The related matter is how much PG&E set aside already to cover the costs of litigation, fines, and related costs of the disaster. Oddly enough, the accounting fraternity is very big on "conservatism" in matters of putting reserves on the balance sheet in such cases. So, in the aftermath of the explosion, it is likely that PG&E took a whopping charge (several $ billion) that is now history. Wall Street has a pattern of allowing such charges to be taken repeatedly without having much adverse impact on the stock price. That is one reason that these periodic restructuring charges are taken by corporate America--the investment community looks upon them favorably and ignores that they are real profit dollars that are being spent (or squandered.)

So, now it is likely that PG&E can begin to plan to put some of that reserve back through the P&L, and jack up its earnings.

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Don Bauder Sept. 4, 2014 @ 6:04 a.m.

Visduh: And both PG&E and the CPUC have only one interest: earnings. Public service and safety are not on the radar screen. Best, Don Bauder

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CaptainObvious Sept. 2, 2014 @ 8:41 p.m.

I have a friend who was an arborist for PG&E until he found a batter job recently. One job after this disaster was to implement a zero-vegetation policy over underground gas lines, much to the dismay of property owners, and I understand they even removed some building that were over the lines.

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Don Bauder Sept. 2, 2014 @ 9:33 p.m.

CaptainObvious: Zero vegetation? Buildings removed? I didn't know about either. Best, Don Bauder

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danfogel Sept. 2, 2014 @ 9:54 p.m.

Don Bauder I read about their plan to remove vegetation and structures that block access to its network of natural gas pipelines, but what I read was only regarding the East Bay at the time. They call it their Pipeline Pathways Project: http://www.pge.com/includes/docs/pdfs/myhome/customerservice/other/treetrimming/pipelinerightofway/StepByStepImprovngPipelineAccess.pdf

Not exactly a zero-vegetation policy as described. It actually seems pretty reasonable to me.

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Don Bauder Sept. 3, 2014 @ 7:12 a.m.

danfogel: There hasn't been much controversy about the issue, I believe -- although there may have been in Northern California. Best, Don Bauder

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Don Bauder Sept. 3, 2014 @ 7:34 a.m.

William Bibb: Yes, many if not most companies place profit over safety. They also place profit over employee, community, vendor, and environmental relationships. Our primary problem is that companies now consider the shareholders the only constituency. Fifty years ago, this was not true. Companies did consider it good business to have good community relations.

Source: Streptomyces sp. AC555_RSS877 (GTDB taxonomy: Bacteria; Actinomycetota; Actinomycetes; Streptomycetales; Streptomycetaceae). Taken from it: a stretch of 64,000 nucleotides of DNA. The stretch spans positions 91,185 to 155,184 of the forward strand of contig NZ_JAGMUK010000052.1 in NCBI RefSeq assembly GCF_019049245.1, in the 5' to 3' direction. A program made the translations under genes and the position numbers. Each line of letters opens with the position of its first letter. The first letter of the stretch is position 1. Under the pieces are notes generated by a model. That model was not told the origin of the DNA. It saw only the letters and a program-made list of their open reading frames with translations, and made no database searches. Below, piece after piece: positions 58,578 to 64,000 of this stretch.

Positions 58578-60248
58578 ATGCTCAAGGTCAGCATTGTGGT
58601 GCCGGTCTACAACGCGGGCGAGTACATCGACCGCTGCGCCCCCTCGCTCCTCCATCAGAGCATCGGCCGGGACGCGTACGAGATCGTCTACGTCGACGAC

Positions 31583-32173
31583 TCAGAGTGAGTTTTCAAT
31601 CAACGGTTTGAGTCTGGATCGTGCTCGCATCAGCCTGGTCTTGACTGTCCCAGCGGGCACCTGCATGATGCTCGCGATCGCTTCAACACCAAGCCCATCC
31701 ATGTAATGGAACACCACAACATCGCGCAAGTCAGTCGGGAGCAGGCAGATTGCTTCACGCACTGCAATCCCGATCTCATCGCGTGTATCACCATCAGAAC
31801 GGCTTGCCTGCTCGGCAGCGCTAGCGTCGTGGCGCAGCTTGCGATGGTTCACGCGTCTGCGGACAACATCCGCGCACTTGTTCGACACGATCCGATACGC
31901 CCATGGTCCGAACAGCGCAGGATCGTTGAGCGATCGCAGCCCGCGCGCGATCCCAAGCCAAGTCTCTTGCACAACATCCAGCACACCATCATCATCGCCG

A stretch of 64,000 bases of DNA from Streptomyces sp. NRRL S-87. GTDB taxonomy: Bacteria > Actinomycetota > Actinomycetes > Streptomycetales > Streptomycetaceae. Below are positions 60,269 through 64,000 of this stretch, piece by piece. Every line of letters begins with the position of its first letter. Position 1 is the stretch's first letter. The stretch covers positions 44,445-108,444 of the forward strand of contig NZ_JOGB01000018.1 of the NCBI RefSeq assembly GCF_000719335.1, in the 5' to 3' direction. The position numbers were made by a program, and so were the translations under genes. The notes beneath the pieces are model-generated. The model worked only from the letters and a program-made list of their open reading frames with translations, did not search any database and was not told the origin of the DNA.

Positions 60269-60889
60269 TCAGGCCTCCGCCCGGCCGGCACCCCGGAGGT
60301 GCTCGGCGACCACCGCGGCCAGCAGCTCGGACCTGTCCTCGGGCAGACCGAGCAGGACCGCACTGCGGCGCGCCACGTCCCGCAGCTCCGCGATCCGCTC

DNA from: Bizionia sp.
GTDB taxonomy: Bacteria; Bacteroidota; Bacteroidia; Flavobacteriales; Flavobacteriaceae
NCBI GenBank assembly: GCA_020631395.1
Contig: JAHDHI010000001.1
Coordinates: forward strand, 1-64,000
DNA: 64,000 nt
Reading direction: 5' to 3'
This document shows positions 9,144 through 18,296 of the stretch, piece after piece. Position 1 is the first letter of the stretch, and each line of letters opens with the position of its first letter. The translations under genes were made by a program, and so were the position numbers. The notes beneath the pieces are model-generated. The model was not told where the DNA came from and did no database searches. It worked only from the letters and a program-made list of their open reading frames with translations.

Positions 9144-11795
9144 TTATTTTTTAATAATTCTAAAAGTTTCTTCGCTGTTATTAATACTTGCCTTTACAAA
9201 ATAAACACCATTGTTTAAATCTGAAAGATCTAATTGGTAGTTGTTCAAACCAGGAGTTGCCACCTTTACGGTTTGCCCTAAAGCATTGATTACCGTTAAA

I am sure your client was up against a battery of well-paid lawyers...and perhaps against a judge biased in favor of the corporation. Best, Don Bauder

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MURPHYJUNK Sept. 3, 2014 @ 8:52 a.m.

another rate hike in the works to cover this ?

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Don Bauder Sept. 3, 2014 @ 11:02 a.m.

Murphyjunk: The administrative law judges ruled that the shareholders, not ratepayers, must pay for the San Bruno fees and penalties. That decision will be reviewed by the full commission. The most disgusting aspect about this decision is that the damage was considerably lowered from what the CPUC staff recommended. Best, Don Bauder

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Visduh Sept. 3, 2014 @ 11:35 a.m.

At least it cannot be claimed that the staff is running the show there. There are such bodies where the board routinely rubber stamps anything/everything recommended by the staff.

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Don Bauder Sept. 3, 2014 @ 3:18 p.m.

Visduh: The staff is hardly running the show when the administrative law judges can reduce the suggested penalty by so much. It was the same way with the Coastal Commission's view of the proposed convention center expansion. The staff recommended a no vote; the commission voted yes. Best, Don Bauder

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monaghan Sept. 3, 2014 @ 3:19 p.m.

Staff is where the knowledge is, always. Too bad the judgement is only half of what was recommended, but in today's climate, this is a win and I am glad to hear it. When is CPUC chairman Peevey going to leave? I agree with Dan Fogel: the death and destruction wrought in San Bruno was in a class by itself.

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Don Bauder Sept. 4, 2014 @ 6:06 a.m.

monaghan: PG&E was negligent in thousands of areas, according to researchers. The penalty should have been at least as high as the one recommended by staff, and perhaps even higher. Best, Don Bauder

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CaptD Sept. 4, 2014 @ 7:28 a.m.

Another major BILION DOLLAR gift to a "Public Utility" called PG&E.

No wonder CA has the highest rates in the USA.

Now notice how our bought MSM will focus on the Big Fine and not the BIG Discount given to PG&E.